I remember, as probably everyone who ever learned to play an instrument, countless hours playing scales. Up and down they went. Each run moving to a new note and then running up another series and then another move and then another run… all within the same pattern of sharps or flats. And to be honest at the time, the notion of scales seemed completely inane. Wasn’t the point of learning an instrument so that I could make music? And I remember at one point in high school band, during a part of the year when the director had us all practice scales and then play them for a grade (those days made for sheer tedium, I tell you as every person played through the same scale, not all the brilliantly). I was to play a scale in either F#- or G ♭-major and I was not real keen on dealing with all of those sharps or flats. And a friend sitting down in the tuba section (who knew far more music theory than I did), gave me a trick. He told me I could play the scale of F- or G-major, which was far easier since I only had to deal with one sharp or one flat. Well it worked. The band director, whose ear was not able to tell the difference (thankfully it was not my wife judging the scale; she would have known). I won. The idiotic scales had been bypassed and all was well. Of course, I got an “A.”
But I only cheated myself. Later on, playing with friends who were phenomenal musicians, as I attempted jazz, I discovered the scales were essential. They were the building blocks of the music. Being familiar with the scales led to being able to string together phrases and runs that worked in the key you were given. Trying to look good for and pull a fast one over on my director short-circuited the process. The practice of playing scales is a discipline that has been around for so long because it forms musicians into being able to know how the music fits together and then they are able to turn around and make it.
That’s how disciplines work. They train us in particular habits. The modern world tells us if we get our minds around something, our bodies will follow. This idea is exactly the opposite of how most things are taught. We practice and practice and practice, training our bodies and then our minds often grasp it. Music. Athletics. Chess. And faith. Our life of faith also involves discipline. Habits and practices that lead us to understand our relationship with God more than we could by simply reading about such things.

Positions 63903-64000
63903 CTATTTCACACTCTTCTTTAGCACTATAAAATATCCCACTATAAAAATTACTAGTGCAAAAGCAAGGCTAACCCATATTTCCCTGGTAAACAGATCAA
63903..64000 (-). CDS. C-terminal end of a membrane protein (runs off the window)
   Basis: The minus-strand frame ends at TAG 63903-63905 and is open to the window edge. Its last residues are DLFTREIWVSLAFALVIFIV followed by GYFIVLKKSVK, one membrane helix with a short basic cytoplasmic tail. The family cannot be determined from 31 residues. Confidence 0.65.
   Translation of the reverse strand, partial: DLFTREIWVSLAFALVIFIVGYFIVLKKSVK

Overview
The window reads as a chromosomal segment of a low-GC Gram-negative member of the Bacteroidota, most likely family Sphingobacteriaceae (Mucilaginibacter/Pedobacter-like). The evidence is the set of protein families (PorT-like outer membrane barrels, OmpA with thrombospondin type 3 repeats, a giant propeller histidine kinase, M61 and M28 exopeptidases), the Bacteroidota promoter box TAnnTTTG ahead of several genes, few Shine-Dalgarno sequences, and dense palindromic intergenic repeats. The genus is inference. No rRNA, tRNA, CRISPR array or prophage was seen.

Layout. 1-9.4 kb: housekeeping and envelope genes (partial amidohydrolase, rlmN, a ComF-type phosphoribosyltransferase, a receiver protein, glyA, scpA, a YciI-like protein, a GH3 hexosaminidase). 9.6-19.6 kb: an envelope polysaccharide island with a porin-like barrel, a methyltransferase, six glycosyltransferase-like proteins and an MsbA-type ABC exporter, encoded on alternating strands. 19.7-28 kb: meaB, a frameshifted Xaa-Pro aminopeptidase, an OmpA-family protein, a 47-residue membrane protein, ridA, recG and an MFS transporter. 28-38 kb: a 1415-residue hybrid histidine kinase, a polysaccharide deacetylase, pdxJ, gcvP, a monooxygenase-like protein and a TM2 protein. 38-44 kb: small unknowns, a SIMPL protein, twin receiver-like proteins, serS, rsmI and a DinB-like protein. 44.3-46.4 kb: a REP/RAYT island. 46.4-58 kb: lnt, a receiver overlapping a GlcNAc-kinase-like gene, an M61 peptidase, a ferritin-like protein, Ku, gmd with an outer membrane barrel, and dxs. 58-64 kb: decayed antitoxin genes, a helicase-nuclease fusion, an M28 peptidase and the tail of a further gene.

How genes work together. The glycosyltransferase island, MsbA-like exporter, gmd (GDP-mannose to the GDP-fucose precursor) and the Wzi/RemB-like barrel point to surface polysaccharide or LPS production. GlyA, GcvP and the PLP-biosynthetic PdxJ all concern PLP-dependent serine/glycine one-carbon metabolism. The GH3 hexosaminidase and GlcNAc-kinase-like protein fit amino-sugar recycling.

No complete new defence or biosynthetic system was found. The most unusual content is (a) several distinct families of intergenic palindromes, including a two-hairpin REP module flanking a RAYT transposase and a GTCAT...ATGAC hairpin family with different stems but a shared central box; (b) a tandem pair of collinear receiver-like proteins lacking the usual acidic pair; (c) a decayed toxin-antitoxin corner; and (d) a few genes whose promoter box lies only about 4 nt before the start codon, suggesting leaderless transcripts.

The passage from Matthew has Jesus urging us to beware of misusing the practices and disciplines we are given. Don’t just try to look good and pious while doing them. But do them. When you pray. When you fast. When you give alms. That is the language that Jesus employs here. Here in Lent, engaging in the Lenten discipline or prayer, fasting and almsgiving, we are given means to engage God and our neighbor with distinct bodily acts. These practices are at their very core, penitential practices because they stand against much of the brokenness of the world. We give alms to ease the suffering of fellow human beings, and point to the time when God will end all suffering. We fast to stand against a world that tells us to consume as much as possible, while God encourages us to rely on him alone, partaking in what is sufficient so that all may be fed, as we know God will make happen one day. We pray to enter into a fuller relationship with the one who is author of all life, who this world says is at best absent or at worst non-existent. Prayer and worship become key in our discipline for they help bring sense to all the others. As we enter into that intimate conversation with the Almighty, we remember all that he has done; we repent of the ways we have said “no” to him; and we return to his “yes” for us. Thanks be to God. Amen.
Gracious God, out of your love and mercy you breathed into dust the breath of life, creating us to serve you and our neighbors. Call forth our prayers and works of mercy, and strengthen us to face our mortality with confidence in the mercy of your Son, Jesus Christ, our Savior and Lord, who lives and reigns with you and the Holy Spirit, one God, now and forever. Amen.